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PostPosted: Mon Feb 03, 2003 3:58 pm 
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Location: Mount Dora, Florida
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From: "Dave K" Subject: Fear and the conditioned response

The February 2003 issue of Discover magazine has an article regarding fear and the various physiological responses that can come from a fear causing stimulus.

The article focuses on research that demonstrates two pathways to responding to a stimulus. One pathway, in their terms, takes the high road and goes through the conscious mind. This way can take a second or longer to respond to the stimulus with a response such as "hey, that's a snake" or "hey, he's punching at me".

The other pathway, the low road, takes only a few thousandths of a second and bypasses the conscious mind. In most of their examples, the resulting response was to freeze in place, and then this was followed a second or so later by conscious recognition of the threat and physical responses such as adrenalin and the like.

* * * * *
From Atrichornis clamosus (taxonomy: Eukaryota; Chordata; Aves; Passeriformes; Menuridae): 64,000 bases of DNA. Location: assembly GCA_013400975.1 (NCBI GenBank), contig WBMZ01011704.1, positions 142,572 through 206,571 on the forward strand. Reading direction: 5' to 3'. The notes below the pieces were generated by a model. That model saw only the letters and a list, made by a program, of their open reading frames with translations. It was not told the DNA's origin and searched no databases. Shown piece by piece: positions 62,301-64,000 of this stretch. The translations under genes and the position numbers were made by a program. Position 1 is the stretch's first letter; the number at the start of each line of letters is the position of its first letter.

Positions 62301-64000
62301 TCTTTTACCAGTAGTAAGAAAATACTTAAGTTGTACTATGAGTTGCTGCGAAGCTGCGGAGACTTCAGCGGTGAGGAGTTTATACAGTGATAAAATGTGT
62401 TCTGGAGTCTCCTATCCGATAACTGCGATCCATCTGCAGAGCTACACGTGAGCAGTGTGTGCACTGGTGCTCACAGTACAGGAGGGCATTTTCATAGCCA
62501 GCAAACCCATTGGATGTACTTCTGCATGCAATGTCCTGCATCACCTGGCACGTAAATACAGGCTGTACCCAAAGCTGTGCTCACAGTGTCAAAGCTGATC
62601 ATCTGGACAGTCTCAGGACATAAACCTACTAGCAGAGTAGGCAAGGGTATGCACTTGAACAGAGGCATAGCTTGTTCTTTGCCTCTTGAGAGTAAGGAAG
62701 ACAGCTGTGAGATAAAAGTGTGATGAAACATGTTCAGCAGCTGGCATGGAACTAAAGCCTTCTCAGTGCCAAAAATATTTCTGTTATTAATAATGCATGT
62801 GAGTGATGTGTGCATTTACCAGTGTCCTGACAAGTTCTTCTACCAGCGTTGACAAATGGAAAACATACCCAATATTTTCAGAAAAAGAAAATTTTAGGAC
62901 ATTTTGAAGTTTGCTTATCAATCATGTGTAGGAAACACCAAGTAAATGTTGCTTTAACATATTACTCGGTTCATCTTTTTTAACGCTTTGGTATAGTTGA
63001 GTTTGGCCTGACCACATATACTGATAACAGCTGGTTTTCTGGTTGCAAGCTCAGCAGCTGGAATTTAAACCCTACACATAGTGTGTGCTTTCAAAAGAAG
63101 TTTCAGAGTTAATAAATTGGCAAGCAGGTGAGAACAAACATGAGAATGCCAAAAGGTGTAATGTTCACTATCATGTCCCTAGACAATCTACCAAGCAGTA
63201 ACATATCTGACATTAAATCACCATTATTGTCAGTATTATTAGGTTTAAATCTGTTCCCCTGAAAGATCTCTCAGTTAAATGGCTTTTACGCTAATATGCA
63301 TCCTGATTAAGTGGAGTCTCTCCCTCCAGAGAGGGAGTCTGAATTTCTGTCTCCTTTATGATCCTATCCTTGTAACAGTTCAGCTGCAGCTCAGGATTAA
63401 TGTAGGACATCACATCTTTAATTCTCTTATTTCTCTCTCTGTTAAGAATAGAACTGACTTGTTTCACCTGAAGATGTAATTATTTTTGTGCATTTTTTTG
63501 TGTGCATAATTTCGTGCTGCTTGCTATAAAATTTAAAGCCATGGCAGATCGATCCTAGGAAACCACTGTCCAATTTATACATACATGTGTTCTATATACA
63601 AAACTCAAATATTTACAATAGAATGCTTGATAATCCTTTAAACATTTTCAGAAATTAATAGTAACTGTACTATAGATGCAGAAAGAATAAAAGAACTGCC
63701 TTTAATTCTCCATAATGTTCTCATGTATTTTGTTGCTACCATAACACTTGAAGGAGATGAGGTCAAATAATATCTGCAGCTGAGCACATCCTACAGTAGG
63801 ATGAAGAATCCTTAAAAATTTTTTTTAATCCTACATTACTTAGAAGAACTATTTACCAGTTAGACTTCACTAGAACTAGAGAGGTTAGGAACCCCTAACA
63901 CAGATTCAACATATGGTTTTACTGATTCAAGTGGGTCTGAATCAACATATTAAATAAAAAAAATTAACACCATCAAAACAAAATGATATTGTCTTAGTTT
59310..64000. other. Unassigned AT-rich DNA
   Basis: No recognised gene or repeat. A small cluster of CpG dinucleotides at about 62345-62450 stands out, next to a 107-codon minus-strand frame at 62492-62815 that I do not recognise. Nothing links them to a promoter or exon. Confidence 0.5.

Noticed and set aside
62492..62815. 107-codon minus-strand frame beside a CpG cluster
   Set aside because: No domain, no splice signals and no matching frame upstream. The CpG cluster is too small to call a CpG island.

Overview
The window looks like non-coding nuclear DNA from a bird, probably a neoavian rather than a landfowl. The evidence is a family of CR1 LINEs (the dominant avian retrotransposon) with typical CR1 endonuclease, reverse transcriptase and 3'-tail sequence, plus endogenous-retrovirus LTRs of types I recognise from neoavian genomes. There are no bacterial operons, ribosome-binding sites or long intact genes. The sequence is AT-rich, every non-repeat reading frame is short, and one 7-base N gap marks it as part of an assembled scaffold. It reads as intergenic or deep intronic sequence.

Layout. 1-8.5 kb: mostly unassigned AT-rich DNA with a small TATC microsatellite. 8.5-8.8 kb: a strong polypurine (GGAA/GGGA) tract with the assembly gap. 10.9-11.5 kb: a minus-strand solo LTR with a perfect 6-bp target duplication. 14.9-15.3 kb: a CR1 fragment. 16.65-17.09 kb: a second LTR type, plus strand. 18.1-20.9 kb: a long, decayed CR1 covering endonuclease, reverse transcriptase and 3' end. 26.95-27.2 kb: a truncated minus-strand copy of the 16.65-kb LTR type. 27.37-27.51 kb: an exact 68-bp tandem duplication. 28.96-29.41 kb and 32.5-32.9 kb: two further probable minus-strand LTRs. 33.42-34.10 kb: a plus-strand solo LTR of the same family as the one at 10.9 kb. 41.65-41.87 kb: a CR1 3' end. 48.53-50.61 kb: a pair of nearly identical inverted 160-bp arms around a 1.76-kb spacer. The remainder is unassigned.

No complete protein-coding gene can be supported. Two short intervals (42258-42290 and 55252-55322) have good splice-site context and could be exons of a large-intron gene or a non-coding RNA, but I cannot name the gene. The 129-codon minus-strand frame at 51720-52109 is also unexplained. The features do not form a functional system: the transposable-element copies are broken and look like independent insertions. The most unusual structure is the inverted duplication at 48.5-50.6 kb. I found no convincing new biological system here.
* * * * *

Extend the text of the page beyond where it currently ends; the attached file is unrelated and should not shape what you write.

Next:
All of this got me to thinking about kata. The article went on to talk about how the conditioned response can be unlearned or altered.

One of the benefits of kata may be to alter the conditioned response of freezing with something more beneficial. From their description of how the "low road" works, it doesn't appear that anything too complicated can be learned, but I would assume that getting your hands in a useful position and a body shift would be possible.

The kata approach could also be beneficial in that it gives the person a chance to visualize an attacker and "respond" without the chance of getting whacked and having the pain/anxiety from the attack get hardwired into the "low road" system and undo the efforts at learning a more effective response.

Apparently this hardwiring can take place in as little as one episode. The article gave an example of a woman who was unable to form new memories. She was being treated by a doctor and if he left the room for a few minutes, she would forget who he was and he would have to reintroduce himself.

One time he had a pin or a needle in his hand and when she shook his hand on a reintroduction, the pin stuck her. In a subsequent reintroduction, she had forgotten his name, but she was hesitant to shake his hand. While her conscious mind was not able to remember the pin incident, a memory of some sort had been formed.

This may be one of the reasons behind the old masters insisting on years of kata practice before anything else.

Any thoughts?

Dave


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